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An Island Losing its Cultural Character

Does Bali's Sunset Road Signal the Setting Sun on Efforts to Preserve "Bali Style" in Local Architectural Values?

(8/4/2007) The Indonesian language daily newspaper NusaBali has questioned in the rapid development of businesses along Kuta's Sunset Road and the lack of Balinese architectural elements in the buildings populating this major thoroughfare.

A formal decree from the Regent of Badung in 2004 (No. 293) mandates that every building along the road must reflect traditional Balinese values in its architecture.

Traditional Balinese Architectural Values?

What actually constitutes Bali style is open to a wide range of interpretations. According to a member of the "Design Committee" of PT Pengembangan Pariwisata Bali, I Gusti Nyoman Putra Sardjana: "the main focus of Bali style is founded on the principle of Tri Angga - a reflection of the basic composition of the human body. In the form and physical structure of building architecture there must be clear divisions between the top (the head), the walls and supports (the body) and the foundations (the legs)."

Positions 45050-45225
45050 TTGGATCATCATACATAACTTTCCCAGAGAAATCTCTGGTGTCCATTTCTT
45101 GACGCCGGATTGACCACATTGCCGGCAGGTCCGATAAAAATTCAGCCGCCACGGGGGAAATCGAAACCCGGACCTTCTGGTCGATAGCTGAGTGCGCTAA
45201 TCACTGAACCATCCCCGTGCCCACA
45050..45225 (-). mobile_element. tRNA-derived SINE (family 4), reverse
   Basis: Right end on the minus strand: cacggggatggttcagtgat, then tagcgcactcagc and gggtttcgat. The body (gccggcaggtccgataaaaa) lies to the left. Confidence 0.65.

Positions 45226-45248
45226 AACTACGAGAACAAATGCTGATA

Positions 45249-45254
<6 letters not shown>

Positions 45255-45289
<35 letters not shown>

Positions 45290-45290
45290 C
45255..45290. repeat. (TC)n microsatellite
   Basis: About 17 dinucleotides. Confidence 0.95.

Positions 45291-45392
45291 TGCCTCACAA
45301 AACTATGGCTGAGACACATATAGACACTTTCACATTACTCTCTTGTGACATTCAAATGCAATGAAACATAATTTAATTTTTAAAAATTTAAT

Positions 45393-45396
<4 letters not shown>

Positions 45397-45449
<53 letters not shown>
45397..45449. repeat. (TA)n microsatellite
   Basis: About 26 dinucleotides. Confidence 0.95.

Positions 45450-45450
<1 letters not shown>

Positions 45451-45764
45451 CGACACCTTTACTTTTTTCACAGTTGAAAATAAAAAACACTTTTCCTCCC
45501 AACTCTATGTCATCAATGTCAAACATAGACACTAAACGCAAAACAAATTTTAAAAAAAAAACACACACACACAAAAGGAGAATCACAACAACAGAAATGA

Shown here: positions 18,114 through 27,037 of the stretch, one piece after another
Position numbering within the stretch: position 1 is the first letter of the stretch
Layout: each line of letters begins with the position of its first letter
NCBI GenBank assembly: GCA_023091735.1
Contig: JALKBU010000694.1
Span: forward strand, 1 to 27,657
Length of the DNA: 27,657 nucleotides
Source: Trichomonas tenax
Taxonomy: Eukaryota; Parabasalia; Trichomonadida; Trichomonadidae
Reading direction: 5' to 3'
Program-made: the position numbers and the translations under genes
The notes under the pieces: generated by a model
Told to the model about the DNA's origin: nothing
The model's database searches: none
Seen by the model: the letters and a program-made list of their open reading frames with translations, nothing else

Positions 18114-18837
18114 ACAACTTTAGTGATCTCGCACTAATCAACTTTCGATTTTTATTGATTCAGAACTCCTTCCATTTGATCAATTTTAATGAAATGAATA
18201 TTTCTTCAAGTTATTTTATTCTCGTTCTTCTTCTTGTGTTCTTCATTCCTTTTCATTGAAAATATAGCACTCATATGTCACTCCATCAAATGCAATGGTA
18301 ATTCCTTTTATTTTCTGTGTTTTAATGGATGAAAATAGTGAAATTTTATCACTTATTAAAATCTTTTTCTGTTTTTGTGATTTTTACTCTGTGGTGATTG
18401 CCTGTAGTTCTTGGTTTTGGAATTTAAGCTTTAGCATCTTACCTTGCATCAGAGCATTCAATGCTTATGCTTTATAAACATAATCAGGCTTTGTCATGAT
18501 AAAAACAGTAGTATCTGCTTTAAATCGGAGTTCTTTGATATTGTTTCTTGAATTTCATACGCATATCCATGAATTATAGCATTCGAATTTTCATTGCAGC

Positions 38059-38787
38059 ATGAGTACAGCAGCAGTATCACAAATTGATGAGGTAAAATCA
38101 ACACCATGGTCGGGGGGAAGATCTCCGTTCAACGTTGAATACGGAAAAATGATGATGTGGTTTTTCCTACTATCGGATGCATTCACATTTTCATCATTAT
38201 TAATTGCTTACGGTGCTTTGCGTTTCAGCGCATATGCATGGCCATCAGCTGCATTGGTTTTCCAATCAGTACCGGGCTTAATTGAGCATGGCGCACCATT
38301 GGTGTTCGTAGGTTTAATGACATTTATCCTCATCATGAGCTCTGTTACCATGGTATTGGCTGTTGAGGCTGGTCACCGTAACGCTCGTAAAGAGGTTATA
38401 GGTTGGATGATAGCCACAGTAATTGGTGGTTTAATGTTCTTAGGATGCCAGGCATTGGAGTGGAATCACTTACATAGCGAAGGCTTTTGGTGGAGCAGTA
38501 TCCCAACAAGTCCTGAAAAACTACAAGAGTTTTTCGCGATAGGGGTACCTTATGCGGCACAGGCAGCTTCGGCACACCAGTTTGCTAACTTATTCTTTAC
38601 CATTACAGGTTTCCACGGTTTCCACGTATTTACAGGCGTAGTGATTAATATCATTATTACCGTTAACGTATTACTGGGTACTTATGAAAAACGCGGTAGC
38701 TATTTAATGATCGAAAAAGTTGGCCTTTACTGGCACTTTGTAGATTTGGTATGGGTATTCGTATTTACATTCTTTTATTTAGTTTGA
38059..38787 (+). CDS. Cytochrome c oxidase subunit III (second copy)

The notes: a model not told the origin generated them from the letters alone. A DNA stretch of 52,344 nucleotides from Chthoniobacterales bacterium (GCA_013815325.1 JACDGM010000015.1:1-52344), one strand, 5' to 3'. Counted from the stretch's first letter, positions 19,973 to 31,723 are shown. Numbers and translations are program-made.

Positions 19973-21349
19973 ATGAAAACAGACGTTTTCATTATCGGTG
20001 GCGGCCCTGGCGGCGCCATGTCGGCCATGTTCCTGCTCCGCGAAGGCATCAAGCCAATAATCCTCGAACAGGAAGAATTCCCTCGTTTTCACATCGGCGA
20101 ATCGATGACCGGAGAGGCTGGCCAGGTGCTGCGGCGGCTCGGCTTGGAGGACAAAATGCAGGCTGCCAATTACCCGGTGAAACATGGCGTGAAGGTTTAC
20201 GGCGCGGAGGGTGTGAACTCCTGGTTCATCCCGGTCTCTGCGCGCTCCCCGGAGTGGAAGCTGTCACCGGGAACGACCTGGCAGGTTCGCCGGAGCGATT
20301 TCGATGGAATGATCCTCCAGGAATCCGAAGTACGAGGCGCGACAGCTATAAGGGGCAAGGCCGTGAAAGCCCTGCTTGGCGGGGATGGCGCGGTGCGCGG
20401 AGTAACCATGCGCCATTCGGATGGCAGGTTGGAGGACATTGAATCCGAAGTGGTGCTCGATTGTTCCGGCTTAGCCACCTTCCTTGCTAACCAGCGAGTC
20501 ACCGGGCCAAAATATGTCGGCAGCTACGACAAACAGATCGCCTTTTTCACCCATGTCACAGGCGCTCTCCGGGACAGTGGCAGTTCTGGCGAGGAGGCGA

While commercial and private buildings in Bali are not permitted to duplicate the look of religious temples, they are expected to incorporate proportions and ornamentations in keeping with local cultural traditions.

A local government official charged with supervising compliance with local building codes discounted the lack of local architectural touches along the Sunset Road, suggesting that many of the non-compliant buildings pre-date the 2004 regulation.

Reflecting a possible official lack of genuine concern for the strict application of codes requiring Balinese architectural values, the official told NusaBali, "if every building follows traditional designs people will be bored." Pressed further on the issue, the official said violators only need to "add Balinese ornaments to their building to comply with local laws."

Clearly, those traveling Kuta's busy Sunset Road, home to strip malls and hypermarkets, can be forgiven if they momentarily forget they are actually on the island of Bali.